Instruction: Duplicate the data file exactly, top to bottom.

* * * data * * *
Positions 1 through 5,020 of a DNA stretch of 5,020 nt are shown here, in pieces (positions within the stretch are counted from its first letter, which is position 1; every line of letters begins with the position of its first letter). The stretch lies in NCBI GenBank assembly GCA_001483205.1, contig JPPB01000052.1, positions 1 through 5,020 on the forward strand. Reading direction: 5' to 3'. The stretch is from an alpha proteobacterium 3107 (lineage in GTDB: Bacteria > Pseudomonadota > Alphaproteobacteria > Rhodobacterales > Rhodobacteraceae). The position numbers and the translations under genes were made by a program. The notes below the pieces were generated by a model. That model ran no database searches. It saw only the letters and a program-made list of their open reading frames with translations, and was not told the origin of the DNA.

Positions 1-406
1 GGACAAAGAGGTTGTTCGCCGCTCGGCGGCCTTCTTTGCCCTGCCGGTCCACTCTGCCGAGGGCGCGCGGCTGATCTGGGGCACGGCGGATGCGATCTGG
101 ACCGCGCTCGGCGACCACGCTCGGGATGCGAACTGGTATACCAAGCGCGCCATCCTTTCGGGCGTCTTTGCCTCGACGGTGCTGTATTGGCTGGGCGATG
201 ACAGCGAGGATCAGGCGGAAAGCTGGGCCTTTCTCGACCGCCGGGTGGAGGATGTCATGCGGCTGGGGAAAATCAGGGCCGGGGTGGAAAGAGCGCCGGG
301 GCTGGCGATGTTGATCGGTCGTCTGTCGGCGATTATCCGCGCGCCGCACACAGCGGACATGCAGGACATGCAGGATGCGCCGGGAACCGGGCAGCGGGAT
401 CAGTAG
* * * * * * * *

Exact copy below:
Positions 1 through 5,020 of a DNA stretch of 5,020 nt are shown here, in pieces (positions within the stretch are counted from its first letter, which is position 1; every line of letters begins with the position of its first letter). The stretch lies in NCBI GenBank assembly GCA_001483205.1, contig JPPB01000052.1, positions 1 through 5,020 on the forward strand. Reading direction: 5' to 3'. The stretch is from an alpha proteobacterium 3107 (lineage in GTDB: Bacteria > Pseudomonadota > Alphaproteobacteria > Rhodobacterales > Rhodobacteraceae). The position numbers and the translations under genes were made by a program. The notes below the pieces were generated by a model. That model ran no database searches. It saw only the letters and a program-made list of their open reading frames with translations, and was not told the origin of the DNA.

Positions 1-406
1 GGACAAAGAGGTTGTTCGCCGCTCGGCGGCCTTCTTTGCCCTGCCGGTCCACTCTGCCGAGGGCGCGCGGCTGATCTGGGGCACGGCGGATGCGATCTGG
101 ACCGCGCTCGGCGACCACGCTCGGGATGCGAACTGGTATACCAAGCGCGCCATCCTTTCGGGCGTCTTTGCCTCGACGGTGCTGTATTGGCTGGGCGATG
201 ACAGCGAGGATCAGGCGGAAAGCTGGGCCTTTCTCGACCGCCGGGTGGAGGATGTCATGCGGCTGGGGAAAATCAGGGCCGGGGTGGAAAGAGCGCCGGG
301 GCTGGCGATGTTGATCGGTCGTCTGTCGGCGATTATCCGCGCGCCGCACACAGCGGACATGCAGGACATGCAGGATGCGCCGGGAACCGGGCAGCGGGAT
401 CAGTAG